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A Summary of A Good Man is Hard to Find by Flannery O’Connor

As with many types of Literature, short stories are often riveting and full of suspense. The likes of Edgar Allan Poe (who is the father of short stories) and William Faulkner are great story tellers that the readers of their short stories are amazed and piqued by the turn of events that usually end up in the unexpected and the horrible. The same thing can be said of Flannery O’Connor who wrote such controversial pieces as well: “her message was misunderstood by many, chiefly Catholics, who were offended by her use of shocking, grotesque Southern characters, her use of violent situations and her acerbic wit” (Simpson xi).

O’Connor is very famous for her short stories that contain “violent situations” such as the story A Good Man is Hard to Find which will be summarized and analyzed in this paper. A Good Man is Hard to Find is the most famous of all O’Connor’s short stories compared to any of her other literary works (Asals 3). It starts with the description of the Grandmother of the family who does not want to go on a trip to Florida as she insists on going to Tennessee to see her friends.

She even manages to psychologically banter her son Bailey, as she points out about the misadventures and dangers of a man named The Misfit who escapes prison and is known around the Florida area. Yet, the family wins over her and she is forced to go to Florida. In this early stage of the story, the reader can already imagine the grandmother and what her attitude and personalities are as a character. The grandmother has unknowingly given a possible conflict in the story in the case of bringing The Misfit’s name regarding their Florida trip.

This can be interpreted in many ways—one would be that the grandmother is greatly concerned about the family that she does not want them to run into the possibilities of getting harmed or killed; another interpretation could be that she is merely using The Misfit’s name to get her way and not go through with the Florida trip; for a third interpretation, she could be seen as the weakest person in a sense that she has no influence whatsoever regarding her family, and she is not respected both as a person and as an elder.

There were moments wherein the mother and the father (Bailey) feigned that they were not able to hear anything the grandmother was saying (O’Connor 30-31). The grandchildren, John Wesley and June Star, are both very disrespectful to the grandmother at the start of the story and all throughout the narration. June Star most especially ridicules and offends the grandmother so much, but the parents do not do anything about it at all.

Yet, the grandmother has an obvious affectionate regard for June Star as she has a background of curling June Star’s hair which depicts that they have their moments of being together in a loving and affectionate level—June Star retorts, however, that her “hair is naturally curly” (O’Connor 32). The story resumes in the scene wherein the family is loading the car so they can go to their Florida trip. The characters of the story are described according to what they are doing as they load the car. It centers mostly on the grandmother and her eccentric manner that borders between being ladylike and haughty.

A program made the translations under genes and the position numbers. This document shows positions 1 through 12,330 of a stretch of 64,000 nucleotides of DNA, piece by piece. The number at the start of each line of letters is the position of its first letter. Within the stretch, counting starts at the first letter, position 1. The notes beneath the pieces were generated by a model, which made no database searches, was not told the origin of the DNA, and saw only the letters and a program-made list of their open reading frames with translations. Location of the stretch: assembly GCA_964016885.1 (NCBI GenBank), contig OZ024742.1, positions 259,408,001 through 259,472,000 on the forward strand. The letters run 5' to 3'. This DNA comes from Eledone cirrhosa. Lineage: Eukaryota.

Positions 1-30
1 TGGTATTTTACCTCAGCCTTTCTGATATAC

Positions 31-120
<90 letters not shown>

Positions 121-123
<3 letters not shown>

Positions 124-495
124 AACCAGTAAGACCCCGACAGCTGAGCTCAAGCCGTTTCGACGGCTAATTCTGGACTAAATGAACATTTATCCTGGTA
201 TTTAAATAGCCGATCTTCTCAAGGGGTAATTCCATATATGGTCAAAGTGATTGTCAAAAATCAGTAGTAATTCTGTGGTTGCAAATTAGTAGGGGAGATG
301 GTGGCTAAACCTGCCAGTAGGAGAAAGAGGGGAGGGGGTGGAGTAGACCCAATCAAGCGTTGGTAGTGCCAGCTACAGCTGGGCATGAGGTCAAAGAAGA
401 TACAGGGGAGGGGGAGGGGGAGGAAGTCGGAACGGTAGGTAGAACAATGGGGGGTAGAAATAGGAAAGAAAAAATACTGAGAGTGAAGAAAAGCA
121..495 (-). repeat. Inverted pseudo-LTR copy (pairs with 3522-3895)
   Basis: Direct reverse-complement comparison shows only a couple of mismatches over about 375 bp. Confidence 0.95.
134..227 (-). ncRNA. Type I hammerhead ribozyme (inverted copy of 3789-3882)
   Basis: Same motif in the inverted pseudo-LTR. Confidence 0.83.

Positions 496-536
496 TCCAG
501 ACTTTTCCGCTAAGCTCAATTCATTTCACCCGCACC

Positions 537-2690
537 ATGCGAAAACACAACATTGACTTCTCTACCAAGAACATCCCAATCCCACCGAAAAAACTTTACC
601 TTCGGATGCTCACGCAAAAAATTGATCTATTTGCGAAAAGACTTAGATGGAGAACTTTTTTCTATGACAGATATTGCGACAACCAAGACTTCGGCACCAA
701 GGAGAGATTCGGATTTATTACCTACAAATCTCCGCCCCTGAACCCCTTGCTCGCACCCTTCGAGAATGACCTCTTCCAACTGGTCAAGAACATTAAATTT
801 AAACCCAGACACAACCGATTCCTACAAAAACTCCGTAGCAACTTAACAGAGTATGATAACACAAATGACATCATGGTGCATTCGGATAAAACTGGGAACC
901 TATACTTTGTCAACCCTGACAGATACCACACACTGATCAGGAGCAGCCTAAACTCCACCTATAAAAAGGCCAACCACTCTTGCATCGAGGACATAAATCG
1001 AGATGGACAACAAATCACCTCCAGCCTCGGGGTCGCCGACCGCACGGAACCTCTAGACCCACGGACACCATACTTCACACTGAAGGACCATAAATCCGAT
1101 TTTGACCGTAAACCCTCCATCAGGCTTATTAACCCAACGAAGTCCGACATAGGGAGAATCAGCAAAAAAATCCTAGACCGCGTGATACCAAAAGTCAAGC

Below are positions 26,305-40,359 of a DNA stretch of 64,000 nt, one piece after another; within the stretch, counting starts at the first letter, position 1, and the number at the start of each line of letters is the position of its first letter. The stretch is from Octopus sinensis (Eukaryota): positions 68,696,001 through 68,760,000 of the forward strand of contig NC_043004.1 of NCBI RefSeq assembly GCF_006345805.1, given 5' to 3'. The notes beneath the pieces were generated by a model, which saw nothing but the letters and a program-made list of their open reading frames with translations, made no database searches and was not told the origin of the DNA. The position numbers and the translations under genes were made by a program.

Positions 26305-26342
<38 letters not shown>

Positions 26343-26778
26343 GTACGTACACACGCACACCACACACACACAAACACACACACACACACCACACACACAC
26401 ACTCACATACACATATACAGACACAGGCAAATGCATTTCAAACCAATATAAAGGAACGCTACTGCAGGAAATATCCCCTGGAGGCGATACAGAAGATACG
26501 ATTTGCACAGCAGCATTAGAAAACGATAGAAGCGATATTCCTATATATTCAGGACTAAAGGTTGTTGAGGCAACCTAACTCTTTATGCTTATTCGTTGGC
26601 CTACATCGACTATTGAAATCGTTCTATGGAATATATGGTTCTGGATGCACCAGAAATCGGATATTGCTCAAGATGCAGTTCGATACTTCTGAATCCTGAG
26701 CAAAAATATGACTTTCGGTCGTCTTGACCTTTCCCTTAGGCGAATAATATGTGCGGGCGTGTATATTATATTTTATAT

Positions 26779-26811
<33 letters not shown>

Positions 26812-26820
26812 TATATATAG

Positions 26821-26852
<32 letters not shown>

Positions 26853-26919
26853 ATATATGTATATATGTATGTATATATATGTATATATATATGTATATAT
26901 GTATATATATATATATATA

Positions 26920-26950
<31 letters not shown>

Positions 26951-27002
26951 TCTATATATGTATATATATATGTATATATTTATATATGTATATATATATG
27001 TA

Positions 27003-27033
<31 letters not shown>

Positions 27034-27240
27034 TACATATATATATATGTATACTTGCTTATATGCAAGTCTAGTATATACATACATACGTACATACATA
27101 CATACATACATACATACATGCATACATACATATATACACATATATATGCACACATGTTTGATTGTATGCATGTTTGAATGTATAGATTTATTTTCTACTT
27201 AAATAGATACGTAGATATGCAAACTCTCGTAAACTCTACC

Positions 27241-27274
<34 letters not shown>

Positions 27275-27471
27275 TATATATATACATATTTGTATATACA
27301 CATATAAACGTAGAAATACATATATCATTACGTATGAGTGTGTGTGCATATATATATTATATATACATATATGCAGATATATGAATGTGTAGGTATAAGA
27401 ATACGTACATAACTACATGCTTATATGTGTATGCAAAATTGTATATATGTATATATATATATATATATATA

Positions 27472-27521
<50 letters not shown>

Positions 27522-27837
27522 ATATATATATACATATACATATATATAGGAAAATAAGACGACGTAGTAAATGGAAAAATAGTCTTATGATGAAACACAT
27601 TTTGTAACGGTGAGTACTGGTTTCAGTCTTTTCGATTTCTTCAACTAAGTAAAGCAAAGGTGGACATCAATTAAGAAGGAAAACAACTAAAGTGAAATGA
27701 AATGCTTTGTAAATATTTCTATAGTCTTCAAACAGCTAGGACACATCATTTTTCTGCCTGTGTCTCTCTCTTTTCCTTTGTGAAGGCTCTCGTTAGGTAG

Ironically, she is the one who is the most prepared and has already loaded her things in the car and is already seated inside: The old day settled herself comfortably, removing her white cotton gloves and putting them up with her purse on the shelf in front of the black window…the grandmother had on a navy blue straw sailor hat with a bunch of white violets on the brim and a navy blue dress with a small white dot in the print. Her collars and cuffs were white organdy trimmed with lace and at her neckline she had pinned a purple spray of cloth violets containing a sachet.

In case of an accident, anyone seeing her dead on the highway would know at once that she was a lady. (O’Connor 33) This excerpt clearly describes the grandmother on how she is as a person. Although she is depicted as someone disrespected and scorned by her own family members, a reader may have some conclusion and judgment about why this is the case. When the scene of the family leaving the house was described, it seemed that the grandmother was more concerned with her cat, Pitty Sing, to be more comfortable and at ease than her only son who does not like to “arrive at a motel with a cat” (O’Connor 32).

Moreover, the grandmother even took notes of how many miles they were covering for their trip so she can tell her son later on, probably as to make snide remarks regarding the mileage they were covering. The story continues with the family enjoying the scenery of the places they are seeing—in the case of the grandmother, that is. The children are so annoyed with the fact that they have to see the scenery that they even retort that the father should drive so fast so they would not have to see their surroundings anymore.

In this scene, the grandmother already makes the ultimate remark about how disrespectful the children are, telling them that during her time, “children were more respectful of their native states and their parents and everything else” (O’Connor 34); as the story continues, the grandchildren and the grandmother passes time during their travel by reading comic books, eating during the trip, and playing with their imagination by playing a game with the clouds that they were seeing during the trip.